Put Some Respeck on my Radio Announcer Title!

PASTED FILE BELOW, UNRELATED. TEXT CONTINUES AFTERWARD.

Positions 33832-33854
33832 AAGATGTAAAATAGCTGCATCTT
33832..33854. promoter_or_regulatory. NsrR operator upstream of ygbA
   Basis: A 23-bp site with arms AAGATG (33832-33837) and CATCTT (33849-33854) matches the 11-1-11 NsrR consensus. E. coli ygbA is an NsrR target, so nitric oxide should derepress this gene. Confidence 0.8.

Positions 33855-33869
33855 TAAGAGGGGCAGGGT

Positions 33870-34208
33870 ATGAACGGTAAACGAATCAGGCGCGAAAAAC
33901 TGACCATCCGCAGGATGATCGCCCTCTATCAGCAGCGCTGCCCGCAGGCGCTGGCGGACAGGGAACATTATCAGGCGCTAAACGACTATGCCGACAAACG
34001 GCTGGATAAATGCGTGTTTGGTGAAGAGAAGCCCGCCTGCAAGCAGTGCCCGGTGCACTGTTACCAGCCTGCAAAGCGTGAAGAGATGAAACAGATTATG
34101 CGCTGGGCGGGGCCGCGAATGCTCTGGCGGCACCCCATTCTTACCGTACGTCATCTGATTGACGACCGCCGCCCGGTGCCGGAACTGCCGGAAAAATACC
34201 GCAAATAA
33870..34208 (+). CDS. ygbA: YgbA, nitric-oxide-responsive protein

Originally Posted May 17, 2016, at 20:54The past weekend, I was scrolling through Facebook and saw where a comedian Damon Williams stated that another comedian with a radio show is “an experienced broadcaster.” I’m not thinking Damon knew the impact of what he was saying or that he had the negative intention but he’s not the first to refer to non-radio pros in this way. As a radio pro, and a true “Experienced Broadcaster” I was insulted by that so I responded….Sorry Damon, no matter how many years you spend on the air, a comedian is never “an experienced broadcaster” he’s a comedian with a radio show. “An experienced broadcaster” has a true love for radio, starts in the trenches of radio as a career, pays dues and follows the protocol of a radio pro. He or she can work a board and do a show at the same time and can do any shift. THAT’s “an experienced broadcaster.” Do you think comedians who have radio shows are “experienced broadcasters?” Wouldn’t that be like calling a radio DJ a “Comedian?” just because he hosts a comedy show?To that end, I HAVE TO GIVE CREDIT to the comedians, singers and Gospel people who have come into the radio industry and who make more money doing it than many of us could ever dream of…Some of them are pretty good and some of them SUCK but seem to Make it Last Forever. KUDOS. You came in with something none of us had, national leverage, even with waining careers, you had name recognition. There are not many places Radio DJs (Experienced Broadcasters) can go to work at that level once radio says goodbye to them.